Pam Bosley, center, wipes away tears as she stands with a photograph of her son, Terrell, who was gunned down in 2006 in Chicago. Bosley was one of the family members and victims of mass shootings across America who attended a Brady Campaign to Prevent Gun Violence news conference at the Capitol.
In the aftermath of the Dec. 14 massacre at a Connecticut elementary school, Mayors Against Illegal Guns earned the support of 13 more mayors, including several Republicans, raised tens of thousands of dollars, and lined up dozens of celebrities and technology executives to promote its cause.
Meanwhile, the Brady Campaign to Prevent Gun Violence and 32 families of mass shooting victims sent a letter to lawmakers and President Barack Obama demanding stricter gun laws.
Tragedies such as last week’s shooting provide a powerful emotional rallying point that gun control activists hope will finally tip the scales against better-funded, more politically influential gun rights groups. And the group best positioned to take advantage of any shift may be mayors, who can exert pressure on state legislatures and build support for their cause outside Washington, D.C.
In recent years, the Brady Campaign to Prevent Gun Violence has spent no more than $40,000 annually lobbying Congress and has had just one lobbyist on staff, while the National Rifle Association and other gun rights groups draw on hundreds of millions of dollars to pressure lawmakers on the Hill and at the ballot box.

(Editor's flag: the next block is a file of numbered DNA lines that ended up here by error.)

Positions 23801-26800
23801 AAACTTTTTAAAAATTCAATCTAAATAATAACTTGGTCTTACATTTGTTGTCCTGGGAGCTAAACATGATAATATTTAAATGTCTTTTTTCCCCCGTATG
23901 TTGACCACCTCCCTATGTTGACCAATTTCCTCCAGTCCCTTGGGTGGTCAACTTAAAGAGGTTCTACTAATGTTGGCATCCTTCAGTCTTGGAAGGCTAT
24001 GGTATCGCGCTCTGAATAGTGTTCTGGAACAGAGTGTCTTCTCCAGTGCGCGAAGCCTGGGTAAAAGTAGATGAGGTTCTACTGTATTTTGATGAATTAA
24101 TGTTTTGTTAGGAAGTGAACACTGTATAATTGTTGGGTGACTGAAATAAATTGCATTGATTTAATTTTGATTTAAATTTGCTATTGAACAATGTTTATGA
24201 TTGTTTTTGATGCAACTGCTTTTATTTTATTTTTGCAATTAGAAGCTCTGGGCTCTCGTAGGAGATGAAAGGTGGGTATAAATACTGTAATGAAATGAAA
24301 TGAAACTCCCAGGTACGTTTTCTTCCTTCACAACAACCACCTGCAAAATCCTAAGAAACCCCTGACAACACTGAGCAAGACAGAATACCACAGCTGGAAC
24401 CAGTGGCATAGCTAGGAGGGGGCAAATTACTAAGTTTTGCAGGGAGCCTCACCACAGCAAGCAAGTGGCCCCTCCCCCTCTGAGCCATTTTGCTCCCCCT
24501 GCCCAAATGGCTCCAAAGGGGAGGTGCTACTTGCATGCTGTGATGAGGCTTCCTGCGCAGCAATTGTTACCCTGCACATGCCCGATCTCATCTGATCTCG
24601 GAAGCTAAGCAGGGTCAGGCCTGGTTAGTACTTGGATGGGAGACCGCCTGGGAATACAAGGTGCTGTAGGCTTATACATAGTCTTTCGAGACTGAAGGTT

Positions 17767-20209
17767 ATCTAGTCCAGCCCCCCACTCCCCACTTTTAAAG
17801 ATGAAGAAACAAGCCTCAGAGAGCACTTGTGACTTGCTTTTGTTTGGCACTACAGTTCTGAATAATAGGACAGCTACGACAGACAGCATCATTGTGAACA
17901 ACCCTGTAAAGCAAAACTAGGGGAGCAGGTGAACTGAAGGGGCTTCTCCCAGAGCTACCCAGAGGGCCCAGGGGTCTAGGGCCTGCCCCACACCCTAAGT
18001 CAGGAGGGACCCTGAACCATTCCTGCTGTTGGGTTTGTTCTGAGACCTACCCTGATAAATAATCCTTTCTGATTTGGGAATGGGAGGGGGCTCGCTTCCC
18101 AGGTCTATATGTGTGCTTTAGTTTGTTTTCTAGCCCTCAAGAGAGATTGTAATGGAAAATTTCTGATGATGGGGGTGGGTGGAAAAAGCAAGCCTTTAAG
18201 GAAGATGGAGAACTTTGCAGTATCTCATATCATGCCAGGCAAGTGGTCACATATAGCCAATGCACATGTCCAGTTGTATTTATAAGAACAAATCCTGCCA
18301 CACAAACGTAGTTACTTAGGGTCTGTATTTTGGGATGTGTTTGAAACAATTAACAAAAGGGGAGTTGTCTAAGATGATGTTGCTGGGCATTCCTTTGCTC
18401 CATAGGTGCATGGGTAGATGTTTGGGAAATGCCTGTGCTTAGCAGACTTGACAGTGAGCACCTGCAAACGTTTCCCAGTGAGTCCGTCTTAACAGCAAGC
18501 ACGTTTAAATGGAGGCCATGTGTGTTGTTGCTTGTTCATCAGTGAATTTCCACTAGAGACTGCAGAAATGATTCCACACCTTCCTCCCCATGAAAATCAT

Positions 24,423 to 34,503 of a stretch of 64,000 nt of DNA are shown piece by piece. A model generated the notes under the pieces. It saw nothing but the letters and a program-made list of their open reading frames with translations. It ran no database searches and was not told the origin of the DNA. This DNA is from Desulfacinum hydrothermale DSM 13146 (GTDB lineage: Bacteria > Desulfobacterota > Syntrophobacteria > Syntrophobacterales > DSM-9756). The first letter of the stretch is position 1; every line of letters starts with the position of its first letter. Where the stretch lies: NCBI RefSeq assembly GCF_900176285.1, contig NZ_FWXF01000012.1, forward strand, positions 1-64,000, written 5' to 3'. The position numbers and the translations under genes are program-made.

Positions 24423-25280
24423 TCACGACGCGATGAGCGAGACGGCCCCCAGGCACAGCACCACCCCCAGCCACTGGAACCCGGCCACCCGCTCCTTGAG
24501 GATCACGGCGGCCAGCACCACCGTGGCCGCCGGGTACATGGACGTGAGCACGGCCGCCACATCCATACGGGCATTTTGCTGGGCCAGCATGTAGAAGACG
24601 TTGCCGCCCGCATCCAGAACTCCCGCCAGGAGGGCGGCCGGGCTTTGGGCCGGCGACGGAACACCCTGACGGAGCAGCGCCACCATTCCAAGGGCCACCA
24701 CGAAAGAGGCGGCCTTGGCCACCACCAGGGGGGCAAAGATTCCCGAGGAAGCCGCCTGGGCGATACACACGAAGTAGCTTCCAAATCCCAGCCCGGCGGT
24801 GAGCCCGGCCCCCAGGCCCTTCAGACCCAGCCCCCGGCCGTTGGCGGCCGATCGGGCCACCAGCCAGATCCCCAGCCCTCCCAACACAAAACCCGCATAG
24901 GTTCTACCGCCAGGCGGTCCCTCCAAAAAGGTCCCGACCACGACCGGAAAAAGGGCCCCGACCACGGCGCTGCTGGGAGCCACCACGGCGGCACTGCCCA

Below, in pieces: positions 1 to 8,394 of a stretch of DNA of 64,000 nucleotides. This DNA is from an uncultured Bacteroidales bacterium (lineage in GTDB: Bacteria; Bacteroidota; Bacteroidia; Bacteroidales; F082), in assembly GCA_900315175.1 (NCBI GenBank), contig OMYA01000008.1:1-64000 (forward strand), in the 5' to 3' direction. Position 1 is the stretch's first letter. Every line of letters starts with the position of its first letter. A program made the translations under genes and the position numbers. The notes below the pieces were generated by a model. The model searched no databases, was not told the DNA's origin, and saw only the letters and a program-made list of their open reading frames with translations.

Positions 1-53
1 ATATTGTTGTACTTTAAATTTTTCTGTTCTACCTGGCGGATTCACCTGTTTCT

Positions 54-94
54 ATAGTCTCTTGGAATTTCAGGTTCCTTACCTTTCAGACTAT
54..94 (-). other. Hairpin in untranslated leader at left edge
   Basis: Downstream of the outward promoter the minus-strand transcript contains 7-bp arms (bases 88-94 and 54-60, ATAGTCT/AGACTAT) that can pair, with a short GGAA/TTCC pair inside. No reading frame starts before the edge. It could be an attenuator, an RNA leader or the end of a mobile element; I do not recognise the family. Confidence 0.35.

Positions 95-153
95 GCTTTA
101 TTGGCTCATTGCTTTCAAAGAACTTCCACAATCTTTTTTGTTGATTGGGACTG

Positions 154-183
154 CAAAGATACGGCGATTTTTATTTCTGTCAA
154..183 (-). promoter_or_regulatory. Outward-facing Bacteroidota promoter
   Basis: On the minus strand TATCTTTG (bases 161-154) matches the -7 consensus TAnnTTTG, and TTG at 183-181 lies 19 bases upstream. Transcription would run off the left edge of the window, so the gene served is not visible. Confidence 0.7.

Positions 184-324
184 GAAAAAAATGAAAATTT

The Brady Campaign — named for President Ronald Reagan’s press secretary, Jim Brady, who was permanently disabled in a 1981 assassination attempt — has for decades been the public face of gun control. But its footprint may soon be eclipsed by Mayors Against Illegal Guns, a nonprofit led by New York Mayor Michael Bloomberg.
The mayors’ group has only spent a touch more than the Brady Campaign — about $150,000 per year — but it is bolstered by Bloomberg’s high profile, billionaire war chest and new super PAC that spent $8.2 million targeting gun-friendly lawmakers in the 2012 election cycle.
In the three days following the shooting, the mayors’ group raised nearly $80,000 from small donors plus “some significant checks,” said Mark Glaze, a lobbyist at the Raben Group who represents the organization.
While the Brady Campaign has been focused on federal activity, Bloomberg and the mayors are taking their cause to state legislatures, with the support of a growing network of hundreds of local officials and law enforcement groups.
“We learned relatively quickly that [the NRA is] so used to being unopposed at the state level,” Glaze said. “That is one path to victory.”
He cited a recent victory in Michigan, where a coalition led by mayors helped defeat an NRA-backed bill that would have eliminated state-mandated background checks for all gun sales and dismantled a database that tracked transactions.
Sen. Kirsten Gillibrand, D-N.Y., speaks with reporters following a vote in the Senate. Gillibrand’s proposal to remove military commanders from the process of reviewing sexual-assault cases was left out of the bicameral deal on the defense authorization bill, but the senator is pushing for a vote on her plan soon.
Each year since 1990, CQ Roll Call has reviewed the financial disclosures of all 541 senators, representatives and delegates to determine the 50 richest members of Congress. This year's report, derived from forms covering the calendar year 2012, shows it took a net worth of $6.67 million to crack the exclusive club.